10 Signs You’ve Worked In A Food Truck

10 Signs You’ve Worked In A Food Truck

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Signs You’ve Worked In A Food Truck
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We all think we know what it’s like to work in a food truck. I mean, after all, we’ve watched every episode of every season of The Great Food Truck Race. But as they say, “you just don’t know.”

To get the real dish on some of the ins and outs of being a real food truck employee, we turned to a number of our friends with food truck experience to get some insider information on what it’s like to actually work in a real food truck kitchen.

Here are 10 signs you’ve worked in a food truck:

  • You can parallel park your car with your eyes closed.
  • You yell out “behind!” to strangers in public.
  • You have no feeling in your fingers – touching hot surfaces doesn’t faze you anymore.
  • Your arms have more stripes than a zebra from being burned on oven racks.
  • Your significant other tells you that you’ve been talking in your sleep again about searing meat and adding more seasoning.
  • You don’t know what to do with yourself when you’re off on a Friday or Saturday.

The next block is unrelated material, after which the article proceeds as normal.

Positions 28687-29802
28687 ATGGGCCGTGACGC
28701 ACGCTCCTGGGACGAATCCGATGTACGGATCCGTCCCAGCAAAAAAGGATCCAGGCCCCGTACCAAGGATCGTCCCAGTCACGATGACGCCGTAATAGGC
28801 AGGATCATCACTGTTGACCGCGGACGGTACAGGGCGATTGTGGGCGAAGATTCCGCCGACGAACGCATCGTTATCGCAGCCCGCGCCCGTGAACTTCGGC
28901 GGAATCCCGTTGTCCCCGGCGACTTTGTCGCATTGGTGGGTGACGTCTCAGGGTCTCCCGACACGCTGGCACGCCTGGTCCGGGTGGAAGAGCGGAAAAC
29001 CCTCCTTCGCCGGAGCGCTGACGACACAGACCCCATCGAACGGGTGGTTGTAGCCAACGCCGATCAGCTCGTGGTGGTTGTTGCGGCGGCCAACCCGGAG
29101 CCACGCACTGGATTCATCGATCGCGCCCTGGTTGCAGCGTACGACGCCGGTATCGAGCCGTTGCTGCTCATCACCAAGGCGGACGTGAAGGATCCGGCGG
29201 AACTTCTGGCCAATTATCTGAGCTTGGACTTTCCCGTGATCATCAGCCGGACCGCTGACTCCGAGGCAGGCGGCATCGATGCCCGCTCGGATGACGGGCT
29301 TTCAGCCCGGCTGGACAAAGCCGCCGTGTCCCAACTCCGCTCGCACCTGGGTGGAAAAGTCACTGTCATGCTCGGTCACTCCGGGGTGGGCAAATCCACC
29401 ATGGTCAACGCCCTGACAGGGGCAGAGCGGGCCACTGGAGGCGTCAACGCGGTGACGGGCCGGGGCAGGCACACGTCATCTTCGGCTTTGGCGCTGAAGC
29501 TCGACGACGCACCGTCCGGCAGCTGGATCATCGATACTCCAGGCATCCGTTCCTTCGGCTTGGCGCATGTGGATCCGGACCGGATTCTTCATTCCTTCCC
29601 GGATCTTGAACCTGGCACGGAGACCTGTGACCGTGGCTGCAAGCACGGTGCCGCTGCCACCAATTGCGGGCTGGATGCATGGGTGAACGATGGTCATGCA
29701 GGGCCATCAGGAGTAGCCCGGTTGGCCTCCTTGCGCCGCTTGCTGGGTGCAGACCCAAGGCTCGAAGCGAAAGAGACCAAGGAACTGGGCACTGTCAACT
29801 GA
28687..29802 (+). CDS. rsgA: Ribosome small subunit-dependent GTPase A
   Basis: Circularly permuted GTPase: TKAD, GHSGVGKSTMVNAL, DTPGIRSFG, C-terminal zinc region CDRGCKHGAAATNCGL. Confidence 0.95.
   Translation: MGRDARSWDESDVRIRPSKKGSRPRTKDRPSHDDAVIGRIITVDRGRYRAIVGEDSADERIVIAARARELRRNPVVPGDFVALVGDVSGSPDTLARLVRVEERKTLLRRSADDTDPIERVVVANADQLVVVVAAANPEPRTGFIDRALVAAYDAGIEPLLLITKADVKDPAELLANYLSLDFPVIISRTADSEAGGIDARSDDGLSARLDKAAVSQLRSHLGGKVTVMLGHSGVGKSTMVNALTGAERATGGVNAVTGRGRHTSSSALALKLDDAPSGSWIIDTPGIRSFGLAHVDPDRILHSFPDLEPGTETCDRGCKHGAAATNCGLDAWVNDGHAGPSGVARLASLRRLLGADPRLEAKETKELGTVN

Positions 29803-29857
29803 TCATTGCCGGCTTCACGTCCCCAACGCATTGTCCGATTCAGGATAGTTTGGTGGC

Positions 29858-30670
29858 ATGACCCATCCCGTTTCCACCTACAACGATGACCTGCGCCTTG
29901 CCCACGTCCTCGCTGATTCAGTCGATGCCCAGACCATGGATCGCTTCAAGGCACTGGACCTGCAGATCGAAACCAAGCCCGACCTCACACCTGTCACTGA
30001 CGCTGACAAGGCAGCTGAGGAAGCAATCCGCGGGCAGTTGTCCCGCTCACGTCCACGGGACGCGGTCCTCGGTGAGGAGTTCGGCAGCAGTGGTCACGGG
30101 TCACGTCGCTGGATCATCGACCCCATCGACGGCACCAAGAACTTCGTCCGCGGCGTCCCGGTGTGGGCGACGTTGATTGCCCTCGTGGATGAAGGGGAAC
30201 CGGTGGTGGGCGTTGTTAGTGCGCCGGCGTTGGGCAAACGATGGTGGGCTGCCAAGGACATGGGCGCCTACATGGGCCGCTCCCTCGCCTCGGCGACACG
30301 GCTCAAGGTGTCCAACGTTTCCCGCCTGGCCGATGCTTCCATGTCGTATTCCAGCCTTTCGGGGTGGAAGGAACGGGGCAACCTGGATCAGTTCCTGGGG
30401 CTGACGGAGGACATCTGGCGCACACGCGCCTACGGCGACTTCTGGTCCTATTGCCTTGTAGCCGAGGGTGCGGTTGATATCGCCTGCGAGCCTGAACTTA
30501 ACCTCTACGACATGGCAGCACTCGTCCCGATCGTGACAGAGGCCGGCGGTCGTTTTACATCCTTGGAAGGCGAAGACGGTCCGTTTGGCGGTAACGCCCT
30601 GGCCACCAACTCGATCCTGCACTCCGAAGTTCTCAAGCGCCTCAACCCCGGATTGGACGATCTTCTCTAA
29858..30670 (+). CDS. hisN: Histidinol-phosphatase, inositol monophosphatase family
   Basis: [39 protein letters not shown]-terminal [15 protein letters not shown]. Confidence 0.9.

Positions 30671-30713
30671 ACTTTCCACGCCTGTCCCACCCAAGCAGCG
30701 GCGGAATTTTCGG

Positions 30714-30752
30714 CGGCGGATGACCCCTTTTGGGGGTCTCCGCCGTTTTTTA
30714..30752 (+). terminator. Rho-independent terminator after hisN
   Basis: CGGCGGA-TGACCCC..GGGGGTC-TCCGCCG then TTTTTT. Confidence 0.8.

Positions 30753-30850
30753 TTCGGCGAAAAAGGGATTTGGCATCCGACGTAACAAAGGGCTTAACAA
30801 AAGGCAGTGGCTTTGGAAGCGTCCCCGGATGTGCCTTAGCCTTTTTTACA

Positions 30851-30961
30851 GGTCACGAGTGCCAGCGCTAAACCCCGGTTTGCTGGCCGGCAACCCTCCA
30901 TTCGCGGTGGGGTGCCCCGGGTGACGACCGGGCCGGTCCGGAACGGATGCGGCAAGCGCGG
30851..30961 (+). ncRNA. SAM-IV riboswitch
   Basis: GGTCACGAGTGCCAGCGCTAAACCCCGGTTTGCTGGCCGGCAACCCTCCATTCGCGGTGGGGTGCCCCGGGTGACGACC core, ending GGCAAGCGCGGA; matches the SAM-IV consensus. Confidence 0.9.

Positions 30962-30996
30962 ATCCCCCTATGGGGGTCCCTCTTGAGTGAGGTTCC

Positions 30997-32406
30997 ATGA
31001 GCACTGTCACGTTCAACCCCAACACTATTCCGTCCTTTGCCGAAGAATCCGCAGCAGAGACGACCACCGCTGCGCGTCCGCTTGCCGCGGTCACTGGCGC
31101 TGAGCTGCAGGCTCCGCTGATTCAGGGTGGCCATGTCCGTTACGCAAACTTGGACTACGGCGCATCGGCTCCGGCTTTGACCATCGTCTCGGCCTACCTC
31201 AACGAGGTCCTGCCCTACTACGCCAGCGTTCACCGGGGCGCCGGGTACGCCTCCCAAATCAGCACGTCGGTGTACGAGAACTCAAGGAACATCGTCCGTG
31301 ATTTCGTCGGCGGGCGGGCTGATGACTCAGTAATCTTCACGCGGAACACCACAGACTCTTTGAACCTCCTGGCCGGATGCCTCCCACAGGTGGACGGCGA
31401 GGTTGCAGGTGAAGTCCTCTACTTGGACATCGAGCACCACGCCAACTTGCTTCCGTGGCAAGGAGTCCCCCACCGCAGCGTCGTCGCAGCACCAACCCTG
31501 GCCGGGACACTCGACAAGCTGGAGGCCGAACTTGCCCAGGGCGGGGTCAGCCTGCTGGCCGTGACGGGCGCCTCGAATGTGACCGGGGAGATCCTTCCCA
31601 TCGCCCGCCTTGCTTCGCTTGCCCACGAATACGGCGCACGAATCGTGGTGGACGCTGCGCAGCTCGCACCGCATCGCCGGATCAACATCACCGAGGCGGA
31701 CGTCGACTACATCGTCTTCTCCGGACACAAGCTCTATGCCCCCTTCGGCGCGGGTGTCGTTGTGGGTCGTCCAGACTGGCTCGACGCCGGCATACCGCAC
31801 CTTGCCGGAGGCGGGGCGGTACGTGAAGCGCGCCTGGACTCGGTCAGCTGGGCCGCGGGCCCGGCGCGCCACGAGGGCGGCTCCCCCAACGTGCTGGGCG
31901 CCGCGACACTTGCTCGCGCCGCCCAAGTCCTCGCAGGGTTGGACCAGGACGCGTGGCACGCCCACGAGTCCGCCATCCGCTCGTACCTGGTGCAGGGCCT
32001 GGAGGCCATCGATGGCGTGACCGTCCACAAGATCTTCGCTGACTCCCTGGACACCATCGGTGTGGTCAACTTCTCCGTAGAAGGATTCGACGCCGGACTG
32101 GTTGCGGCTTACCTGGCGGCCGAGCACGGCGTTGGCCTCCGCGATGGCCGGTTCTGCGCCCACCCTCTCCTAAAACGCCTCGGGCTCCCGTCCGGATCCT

• Your knife kit is worth more than the car you drive.
  • Your signature cologne smells of deep fried anything.
  • You see your co-workers three times as much as your significant other.
  • You roll your eyes when someone not in the industry complains about a 50-hour work week.

Bonus signs: 

  • You always have a Sharpie on you.
  • Even at home you eat standing up.

To sum it all up, working in a food truck is simply crazy, but each of the individuals we spoke with told us it was the most fun they had ever had while working in food service industry.

We know there are many other signs you’ve worked in a food truck but we thought it would be fun to get some feedback from our readers. Do you have any other suggestions for this list of items that let you know you’ve worked in a food truck? If so, please share them with us in the comment section below or Tweet us or share it on our Facebook page.

Richard is an architect by degree (Lawrence Technological University, Southfield, Michigan) who began his career in real estate development and architectural planning. In September of 2010 he created Mobile Cuisine Magazine to fill an information void he found when he began researching how to start a mobile hotdog cart in Chicago. Richard found that there was no central repository of mobile street food information anywhere on the internet, and with that, the idea for MCM was born.

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